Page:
Monday, May 26, 2014

Jude 3,4

"Beloved, while I was making every effort to write to you about our common salvation, I felt the necessity to write you appealing that you contend earnestly for the faith which was once for all delivered to the saints.  For certain persons have crept in unnoticed, those who were long beforehand marked out for this condemnation, ungodly persons who turn the grace of our God into licentiousness and deny our only Master and Lord, Jesus Christ."

With apostasy as its one theme throughout, the book of Jude is unique in the New Testament.  Other writers make reference to it, of course, but only Jude devotes his entire letter to this important issue.  Interestingly, his initial intention was to focus upon the salvation which is common to all the elect.  Yet, the Holy Spirit impresses upon him the urgent need to, instead, exhort his readers to beware of apostates who have infiltrated their fellowships.
In so doing, Jude calls upon them to (a) know the faith, (b) exercise discernment, and (c) earnestly confront error.

(a)  People act on what they believe... making sound doctrine of pivotal importance for godly living and acceptable worship of the living God.  We either embrace and act upon revelation (God's Word) or speculation (our own ideas of what is right, wrong, and what God is like).
Jude's exhortation centers upon "the faith which was once for all delivered to the saints."  The faith for which we are to contend earnestly is the body of truth known as the Scriptures.  The sixty-six books are the completed and final revelation of God to His people, and the only Book containing God's promise of His infallible inspiration (II Timothy 3:16).  The more diligently God's people know His Word, the better able they will be to earnestly contend for the truth to an unbelieving world.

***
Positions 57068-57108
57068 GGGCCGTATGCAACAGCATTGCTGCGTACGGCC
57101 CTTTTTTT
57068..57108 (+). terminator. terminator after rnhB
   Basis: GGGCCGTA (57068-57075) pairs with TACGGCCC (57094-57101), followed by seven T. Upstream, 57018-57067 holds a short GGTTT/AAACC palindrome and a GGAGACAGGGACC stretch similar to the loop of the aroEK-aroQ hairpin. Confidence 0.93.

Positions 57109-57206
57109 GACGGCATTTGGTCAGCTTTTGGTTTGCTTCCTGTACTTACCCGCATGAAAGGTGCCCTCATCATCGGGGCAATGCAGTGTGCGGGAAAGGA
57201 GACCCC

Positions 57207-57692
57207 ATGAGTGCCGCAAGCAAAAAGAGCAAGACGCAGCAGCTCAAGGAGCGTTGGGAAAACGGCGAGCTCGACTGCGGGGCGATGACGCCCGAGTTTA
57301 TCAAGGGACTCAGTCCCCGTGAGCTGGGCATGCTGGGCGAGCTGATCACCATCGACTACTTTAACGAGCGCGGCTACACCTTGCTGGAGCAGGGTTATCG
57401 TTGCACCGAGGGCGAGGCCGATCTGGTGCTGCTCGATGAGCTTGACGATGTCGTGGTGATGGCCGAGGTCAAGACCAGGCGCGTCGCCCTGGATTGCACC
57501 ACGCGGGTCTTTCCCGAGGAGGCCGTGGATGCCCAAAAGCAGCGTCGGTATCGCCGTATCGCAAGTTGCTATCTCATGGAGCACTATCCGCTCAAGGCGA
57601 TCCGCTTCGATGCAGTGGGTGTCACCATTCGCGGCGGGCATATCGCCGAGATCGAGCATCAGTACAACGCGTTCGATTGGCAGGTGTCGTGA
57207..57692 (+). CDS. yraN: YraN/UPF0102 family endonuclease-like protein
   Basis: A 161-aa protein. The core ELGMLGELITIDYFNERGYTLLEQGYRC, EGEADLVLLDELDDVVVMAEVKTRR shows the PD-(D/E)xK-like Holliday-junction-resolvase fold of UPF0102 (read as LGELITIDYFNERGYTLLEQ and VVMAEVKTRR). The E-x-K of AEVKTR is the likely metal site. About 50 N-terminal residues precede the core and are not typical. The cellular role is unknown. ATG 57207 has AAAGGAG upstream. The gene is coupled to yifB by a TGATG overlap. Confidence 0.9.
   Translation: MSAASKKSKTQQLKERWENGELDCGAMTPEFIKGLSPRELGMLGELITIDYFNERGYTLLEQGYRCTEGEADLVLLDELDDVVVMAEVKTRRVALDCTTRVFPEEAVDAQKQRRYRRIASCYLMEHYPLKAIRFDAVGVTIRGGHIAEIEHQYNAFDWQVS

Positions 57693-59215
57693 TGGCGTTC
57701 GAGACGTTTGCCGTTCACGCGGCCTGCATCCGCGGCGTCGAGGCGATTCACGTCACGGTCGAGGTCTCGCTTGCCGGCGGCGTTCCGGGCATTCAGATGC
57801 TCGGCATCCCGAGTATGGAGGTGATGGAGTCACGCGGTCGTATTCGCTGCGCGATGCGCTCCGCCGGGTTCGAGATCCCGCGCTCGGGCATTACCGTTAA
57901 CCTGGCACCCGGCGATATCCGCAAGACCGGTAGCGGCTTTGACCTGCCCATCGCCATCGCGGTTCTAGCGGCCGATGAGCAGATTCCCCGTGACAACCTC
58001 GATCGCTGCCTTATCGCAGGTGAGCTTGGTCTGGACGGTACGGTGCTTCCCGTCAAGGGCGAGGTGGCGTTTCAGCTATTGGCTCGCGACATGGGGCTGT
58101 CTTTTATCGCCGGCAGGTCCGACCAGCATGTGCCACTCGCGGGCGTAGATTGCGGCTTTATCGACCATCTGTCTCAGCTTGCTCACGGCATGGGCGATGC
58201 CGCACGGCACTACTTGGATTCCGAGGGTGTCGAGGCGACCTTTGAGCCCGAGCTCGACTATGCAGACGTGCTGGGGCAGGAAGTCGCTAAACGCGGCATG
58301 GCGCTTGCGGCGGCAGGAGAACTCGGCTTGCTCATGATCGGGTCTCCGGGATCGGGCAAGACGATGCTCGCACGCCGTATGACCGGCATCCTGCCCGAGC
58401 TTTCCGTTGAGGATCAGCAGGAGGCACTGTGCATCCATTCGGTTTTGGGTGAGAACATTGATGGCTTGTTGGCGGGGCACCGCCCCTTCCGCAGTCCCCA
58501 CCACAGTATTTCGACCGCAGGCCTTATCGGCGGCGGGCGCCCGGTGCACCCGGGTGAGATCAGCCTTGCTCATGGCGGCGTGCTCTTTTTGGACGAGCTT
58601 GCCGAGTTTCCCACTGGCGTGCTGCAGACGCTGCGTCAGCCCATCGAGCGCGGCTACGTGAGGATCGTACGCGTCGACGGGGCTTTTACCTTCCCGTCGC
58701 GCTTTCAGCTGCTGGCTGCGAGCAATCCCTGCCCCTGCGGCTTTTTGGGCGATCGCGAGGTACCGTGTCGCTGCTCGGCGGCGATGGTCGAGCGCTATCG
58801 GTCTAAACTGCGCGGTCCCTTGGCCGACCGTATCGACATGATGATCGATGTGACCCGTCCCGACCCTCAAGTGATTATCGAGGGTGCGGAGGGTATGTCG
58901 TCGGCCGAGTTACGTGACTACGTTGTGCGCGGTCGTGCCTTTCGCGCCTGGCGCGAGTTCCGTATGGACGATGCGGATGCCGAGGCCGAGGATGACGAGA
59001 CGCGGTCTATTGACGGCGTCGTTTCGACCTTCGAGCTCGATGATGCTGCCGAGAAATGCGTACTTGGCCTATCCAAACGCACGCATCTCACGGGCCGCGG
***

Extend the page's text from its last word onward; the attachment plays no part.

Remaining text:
(b)  One of the greatest needs of the church today is discernment.  As evidenced by the multitude of cults, apostate denominations, and sects, it is obvious that the enemy has been adroitly and insidiously planting tares among the wheat for centuries.  At the same time he has cleverly used the infiltration of false brethren and teachers into the visible church, who have cast doubt upon the inspiration and literal interpretation of the Scriptures.  Forsaking the divine authority of the Bible has contributed immeasurably to the decline in discernment, as well as spiritual-mindedness of the people of God.  In our "information age," with its placing of a premium upon education and intellect, the church has by-and-large been intimidated into worldliness and conformity to the assumptions of a godless culture.  An authoritative voice which evaluates society by God's Word has been largely lost, silenced into compromise and cowardice.  Without determined commitment to the Bible as the Word of the living God, as well as unwillingness to submit to the Holy Spirit's operations, many of God's people move through their days blissfully ignorant of the continuous spiritual warfare raging on every hand.  

(c)  Consequently, there is relatively little interest nor intention to confront doctrinal error by believers today.  "Live and let live" has become the mantra of this culture, and the church has absorbed the perspective into its very pores.  "Who are we to judge?", and "Judge not, lest ye be judged," have been so widely communicated from world to church that we seldom search the Scriptures in context to discover the fallacy of such sentiments.  Jude would call us to take God's truth seriously, both personally and corporately, and to love the lost enough to confront them with it.  Truth is not popular today (and actually never has been), but we are called and commanded to speak it in love, consistently, courageously, with full conviction of the Holy Spirit.  May He grant grace to increase our willingness and obedience!

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